Louisa Jordan: The war nurse inspiring coronavirus battle

Sister Louisa Jordan died on active service in Serbia during the First World War.

A temporary hospital being created at the SEC in Glasgow to tackle coronavirus has been named after a First World War nurse.

Health Secretary Jeane Freeman announced the medical facility will be named after Sister Louisa Jordan, who died on active service in Serbia in 1915.

The Glaswegian provided much-needed care to an area which was in dire need as part of the Scottish Women’s Hospitals for Foreign Services. 

Born in Maryhill in 1878, Louisa Jordan worked as a nurse at Crumpsall Infirmary in Manchester and returned to Scotland to work in Shotts Fever Hospital.

She signed up to the war effort in December 1914 while working as a Queen’s nurse in Buckhaven, Fife. 

Louisa was sent to Kraguievac in Serbia, a city 100 miles south of Belgrade and even though fighting at the time was minimal, Serbia was short of medical facilities. 

The nurse got stuck in to helping the wounded, but soon an outbreak of typhus broke out in the city.

‘This hospital is a fitting tribute to her service and her courage.’

Jeane Freeman, Health Secretary

Louisa died of typhus in Serbia on March 6, 1915, aged 36, and is buried in Chela Kula Military Cemetery.

She is commemorated on the Buckhaven War Memorial and at Wilton Church in Glasgow. 

The people of Serbia gather each year to commemorate the courage and sacrifice of Sister Jordan and her colleagues.

Ms Freeman said: “Sister Louisa Jordan, born just a couple of miles north of the SEC in Glasgow’s Maryhill, served with great bravery and distinction in the Scottish Women’s Hospital in Serbia during WWI.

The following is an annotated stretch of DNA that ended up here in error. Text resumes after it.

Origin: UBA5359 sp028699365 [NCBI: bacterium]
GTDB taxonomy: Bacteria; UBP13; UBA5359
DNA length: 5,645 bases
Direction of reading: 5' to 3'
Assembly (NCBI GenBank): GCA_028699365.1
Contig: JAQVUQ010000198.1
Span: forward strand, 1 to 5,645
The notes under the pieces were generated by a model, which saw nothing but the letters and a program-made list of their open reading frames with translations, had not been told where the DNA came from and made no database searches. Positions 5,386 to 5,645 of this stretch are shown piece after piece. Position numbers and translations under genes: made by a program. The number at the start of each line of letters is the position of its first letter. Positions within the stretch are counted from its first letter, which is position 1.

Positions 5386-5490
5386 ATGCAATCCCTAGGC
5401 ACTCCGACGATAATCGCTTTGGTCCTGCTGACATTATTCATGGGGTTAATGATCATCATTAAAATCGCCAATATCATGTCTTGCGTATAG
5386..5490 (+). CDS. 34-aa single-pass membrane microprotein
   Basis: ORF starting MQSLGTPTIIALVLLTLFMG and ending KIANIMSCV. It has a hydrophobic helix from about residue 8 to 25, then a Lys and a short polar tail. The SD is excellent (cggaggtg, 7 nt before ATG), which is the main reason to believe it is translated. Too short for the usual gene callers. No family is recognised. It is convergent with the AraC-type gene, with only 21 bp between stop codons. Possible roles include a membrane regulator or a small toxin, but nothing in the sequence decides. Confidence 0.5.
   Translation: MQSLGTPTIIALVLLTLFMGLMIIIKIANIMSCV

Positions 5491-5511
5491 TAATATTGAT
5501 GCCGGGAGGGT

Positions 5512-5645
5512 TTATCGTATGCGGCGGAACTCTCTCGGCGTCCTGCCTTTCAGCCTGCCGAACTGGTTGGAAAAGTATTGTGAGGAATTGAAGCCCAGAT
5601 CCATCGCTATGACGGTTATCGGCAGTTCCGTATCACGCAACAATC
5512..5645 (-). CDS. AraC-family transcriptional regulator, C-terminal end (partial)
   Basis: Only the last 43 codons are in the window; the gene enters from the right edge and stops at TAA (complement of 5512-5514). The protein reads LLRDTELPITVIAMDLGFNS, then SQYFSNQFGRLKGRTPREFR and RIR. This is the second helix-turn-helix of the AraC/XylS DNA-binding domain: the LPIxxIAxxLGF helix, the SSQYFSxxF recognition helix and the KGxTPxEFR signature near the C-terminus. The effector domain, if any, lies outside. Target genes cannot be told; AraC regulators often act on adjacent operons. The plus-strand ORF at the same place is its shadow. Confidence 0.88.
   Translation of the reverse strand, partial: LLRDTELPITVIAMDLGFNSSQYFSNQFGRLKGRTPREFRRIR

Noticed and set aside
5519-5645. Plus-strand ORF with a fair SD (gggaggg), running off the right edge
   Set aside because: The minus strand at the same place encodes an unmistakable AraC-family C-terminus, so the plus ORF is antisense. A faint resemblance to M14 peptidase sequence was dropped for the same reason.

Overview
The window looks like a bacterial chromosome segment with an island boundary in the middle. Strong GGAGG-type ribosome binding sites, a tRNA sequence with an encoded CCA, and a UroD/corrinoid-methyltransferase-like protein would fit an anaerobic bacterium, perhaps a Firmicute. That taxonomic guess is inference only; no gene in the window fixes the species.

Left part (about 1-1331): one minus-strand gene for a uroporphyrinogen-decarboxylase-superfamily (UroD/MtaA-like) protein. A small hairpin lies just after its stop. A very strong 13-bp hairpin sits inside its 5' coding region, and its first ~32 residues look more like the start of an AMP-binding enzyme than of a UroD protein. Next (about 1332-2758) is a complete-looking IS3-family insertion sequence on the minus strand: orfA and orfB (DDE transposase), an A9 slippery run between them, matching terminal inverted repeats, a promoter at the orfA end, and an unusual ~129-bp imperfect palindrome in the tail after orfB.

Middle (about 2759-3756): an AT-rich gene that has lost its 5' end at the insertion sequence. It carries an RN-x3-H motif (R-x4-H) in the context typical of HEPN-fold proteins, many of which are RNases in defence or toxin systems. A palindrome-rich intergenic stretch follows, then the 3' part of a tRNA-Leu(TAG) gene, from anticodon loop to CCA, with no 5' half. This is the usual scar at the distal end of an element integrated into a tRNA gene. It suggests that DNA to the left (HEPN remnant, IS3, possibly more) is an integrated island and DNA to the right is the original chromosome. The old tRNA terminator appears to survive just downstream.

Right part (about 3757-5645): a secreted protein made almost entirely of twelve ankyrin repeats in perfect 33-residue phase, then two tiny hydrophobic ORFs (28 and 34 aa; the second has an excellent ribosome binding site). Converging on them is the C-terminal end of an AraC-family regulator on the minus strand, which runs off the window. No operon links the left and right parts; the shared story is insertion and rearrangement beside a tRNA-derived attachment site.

“She is a person who has perhaps up until now been better remembered in Serbia than in Scotland. This hospital is a fitting tribute to her service and her courage.

“I want to thank the many clinical, operational and construction staff who have been on site at the SEC alongside the army, developing this new temporary hospital. 

“Their work will ensure that, if required, this facility will provide extra capacity for NHS Scotland.

“I hope this new hospital will not be needed – but we must prepare for every eventuality. 

“The public’s contributed efforts to stay at home, in addition to the other measures implemented and the steps we are already taking to increase capacity within existing hospitals are all aimed at making sure NHS Scotland can cope with the expected surge in patients. NHS Louisa Jordan will ensure there is even further capacity if needed.” 

The emergency facility announced by the First Minister on Monday will be run by NHS Scotland.

It will initially create capacity for 300 extra hospital beds, with the ability to expand to over 1000 if required.

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